Another cause of painful urination is cystitis, or the inflammation of the bladder’s lining. Interstitial cystitis (IC) is also known as painful bladder syndrome. It’s the most common type of cystitis.
Symptoms of IC include pain and tenderness in the bladder and pelvic region. According to the National Institute of Diabetes and Digestive and Kidney Diseases (NIDDK), doctors don’t know what causes IC.
In some cases, radiation therapy can cause bladder and urinary pain. This condition is known as radiation cystitis.
You may have difficulty urinating comfortably if you have kidney stones. Kidney stonesare masses of hardened material located in the kidneys.
Sometimes painful urination isn’t due to an infection. It can also be due to products that you use in the genital regions. Soaps, lotions, and bubble baths can irritate vaginal tissues. Dyes in laundry detergents and other toiletry products can also cause irritation and lead to painful urination.
- General Information
- See Your Pharmacist or Medical Professional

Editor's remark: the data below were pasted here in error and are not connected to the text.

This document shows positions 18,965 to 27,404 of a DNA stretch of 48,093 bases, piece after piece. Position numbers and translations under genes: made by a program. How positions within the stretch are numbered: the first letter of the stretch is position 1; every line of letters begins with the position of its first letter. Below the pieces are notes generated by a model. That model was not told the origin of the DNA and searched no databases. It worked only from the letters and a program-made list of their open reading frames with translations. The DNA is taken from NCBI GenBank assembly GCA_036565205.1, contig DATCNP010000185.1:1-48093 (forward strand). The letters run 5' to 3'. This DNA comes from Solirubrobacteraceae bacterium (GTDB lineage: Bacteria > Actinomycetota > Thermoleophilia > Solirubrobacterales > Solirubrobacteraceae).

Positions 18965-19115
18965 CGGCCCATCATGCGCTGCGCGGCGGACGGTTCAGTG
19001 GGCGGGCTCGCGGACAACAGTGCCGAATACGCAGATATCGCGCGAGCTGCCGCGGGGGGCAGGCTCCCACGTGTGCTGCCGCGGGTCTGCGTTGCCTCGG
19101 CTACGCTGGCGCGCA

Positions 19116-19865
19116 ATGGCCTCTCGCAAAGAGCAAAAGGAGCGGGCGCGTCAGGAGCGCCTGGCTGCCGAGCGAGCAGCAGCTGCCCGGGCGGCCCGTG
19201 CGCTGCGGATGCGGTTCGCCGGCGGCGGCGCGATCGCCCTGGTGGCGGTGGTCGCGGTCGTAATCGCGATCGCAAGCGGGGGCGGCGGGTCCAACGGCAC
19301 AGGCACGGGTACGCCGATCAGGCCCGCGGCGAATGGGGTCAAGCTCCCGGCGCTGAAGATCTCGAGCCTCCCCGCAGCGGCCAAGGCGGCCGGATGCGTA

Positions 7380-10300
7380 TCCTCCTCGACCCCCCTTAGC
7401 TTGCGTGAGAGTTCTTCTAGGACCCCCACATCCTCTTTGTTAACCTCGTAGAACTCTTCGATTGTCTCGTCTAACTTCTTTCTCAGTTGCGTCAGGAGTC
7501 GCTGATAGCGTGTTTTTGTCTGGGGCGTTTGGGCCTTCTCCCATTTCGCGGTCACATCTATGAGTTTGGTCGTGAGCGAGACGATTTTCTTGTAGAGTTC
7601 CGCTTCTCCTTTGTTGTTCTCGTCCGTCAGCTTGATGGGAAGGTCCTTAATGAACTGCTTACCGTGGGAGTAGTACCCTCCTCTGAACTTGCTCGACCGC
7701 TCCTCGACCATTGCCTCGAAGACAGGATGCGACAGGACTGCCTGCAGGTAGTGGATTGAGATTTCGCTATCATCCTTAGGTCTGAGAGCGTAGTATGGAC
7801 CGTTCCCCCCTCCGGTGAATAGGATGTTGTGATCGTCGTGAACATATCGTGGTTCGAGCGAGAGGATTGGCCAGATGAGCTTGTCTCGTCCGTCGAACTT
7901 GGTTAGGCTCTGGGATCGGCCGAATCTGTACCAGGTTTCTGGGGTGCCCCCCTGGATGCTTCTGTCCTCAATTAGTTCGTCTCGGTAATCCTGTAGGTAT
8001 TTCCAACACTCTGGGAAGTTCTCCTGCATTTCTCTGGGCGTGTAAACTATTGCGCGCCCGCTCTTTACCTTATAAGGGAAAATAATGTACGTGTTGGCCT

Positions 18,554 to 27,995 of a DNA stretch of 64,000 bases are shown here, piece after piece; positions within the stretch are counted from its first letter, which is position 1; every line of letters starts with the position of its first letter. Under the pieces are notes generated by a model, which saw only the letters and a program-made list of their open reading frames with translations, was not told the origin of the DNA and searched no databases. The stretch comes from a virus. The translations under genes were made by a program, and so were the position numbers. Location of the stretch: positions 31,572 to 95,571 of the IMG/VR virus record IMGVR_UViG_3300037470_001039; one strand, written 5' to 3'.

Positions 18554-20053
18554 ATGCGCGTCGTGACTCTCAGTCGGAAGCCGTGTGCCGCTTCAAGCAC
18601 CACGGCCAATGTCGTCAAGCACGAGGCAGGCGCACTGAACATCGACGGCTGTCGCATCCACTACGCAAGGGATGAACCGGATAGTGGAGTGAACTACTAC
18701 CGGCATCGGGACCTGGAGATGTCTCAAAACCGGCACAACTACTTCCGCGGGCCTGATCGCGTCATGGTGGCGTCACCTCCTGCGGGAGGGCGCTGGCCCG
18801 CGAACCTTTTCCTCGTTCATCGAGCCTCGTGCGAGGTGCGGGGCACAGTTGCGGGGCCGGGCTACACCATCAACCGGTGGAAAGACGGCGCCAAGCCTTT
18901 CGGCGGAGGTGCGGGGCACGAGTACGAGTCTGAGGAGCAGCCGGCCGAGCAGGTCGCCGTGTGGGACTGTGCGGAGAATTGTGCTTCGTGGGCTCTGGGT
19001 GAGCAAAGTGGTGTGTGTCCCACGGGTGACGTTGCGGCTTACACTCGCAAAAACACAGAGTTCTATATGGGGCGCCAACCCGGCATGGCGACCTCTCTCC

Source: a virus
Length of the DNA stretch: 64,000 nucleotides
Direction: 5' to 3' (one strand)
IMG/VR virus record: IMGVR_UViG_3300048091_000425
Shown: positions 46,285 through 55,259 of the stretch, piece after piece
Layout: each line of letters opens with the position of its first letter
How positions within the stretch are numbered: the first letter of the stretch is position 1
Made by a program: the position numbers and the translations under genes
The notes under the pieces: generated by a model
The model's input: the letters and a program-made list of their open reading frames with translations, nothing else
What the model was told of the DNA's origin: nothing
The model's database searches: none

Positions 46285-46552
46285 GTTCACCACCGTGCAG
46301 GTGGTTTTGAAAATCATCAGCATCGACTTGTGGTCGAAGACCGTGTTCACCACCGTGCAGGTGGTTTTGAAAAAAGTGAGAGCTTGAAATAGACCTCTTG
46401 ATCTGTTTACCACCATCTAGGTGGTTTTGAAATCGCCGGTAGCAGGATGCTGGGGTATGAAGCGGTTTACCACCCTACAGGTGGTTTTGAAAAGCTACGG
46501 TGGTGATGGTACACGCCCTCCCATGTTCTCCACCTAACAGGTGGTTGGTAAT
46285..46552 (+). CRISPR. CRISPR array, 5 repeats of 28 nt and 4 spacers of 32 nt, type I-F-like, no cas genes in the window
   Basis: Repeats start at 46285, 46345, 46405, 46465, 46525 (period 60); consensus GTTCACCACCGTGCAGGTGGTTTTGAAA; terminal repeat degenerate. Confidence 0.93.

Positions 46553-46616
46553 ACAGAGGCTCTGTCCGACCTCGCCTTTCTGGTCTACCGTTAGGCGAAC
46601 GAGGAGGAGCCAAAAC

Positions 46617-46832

- Treatment Tips
- Treatment Options
- More Information
Cystitis is an infection of the urinary tract which causes the bladder to become inflamed. Urinary tract infections commonly affect women more than men because it is easier for bacteria to travel up the female urinary tract to the bladder.
Cystitis is more common in sexually active women, pregnant women, and women with undiagnosed diabetes or after menopause.
Symptoms of cystitis can appear suddenly, but not all symptoms may be present. They commonly include:
- smelly, dark or cloudy urine
- burning or stinging while urinating, because bacteria make urine more acidic
- the need to go to the toilet more often or at night, or you might urinate in small amounts
- lower back pain, or pain when you finish urinating
Cystitis is painful and annoying but is usually treated successfully. It can be more serious if the infection travels to the kidneys or pelvis and causes inflammation in those areas. In such cases you may experience fever, chills, nausea and vomiting.
See Your Pharmacist or Medical Professional
- if you have not had cystitis before
- if there is blood or pus in your urine
- if you have a vaginal discharge
- if you have fever, chills, nausea, vomiting or pain
- if you suspect your child has cystitis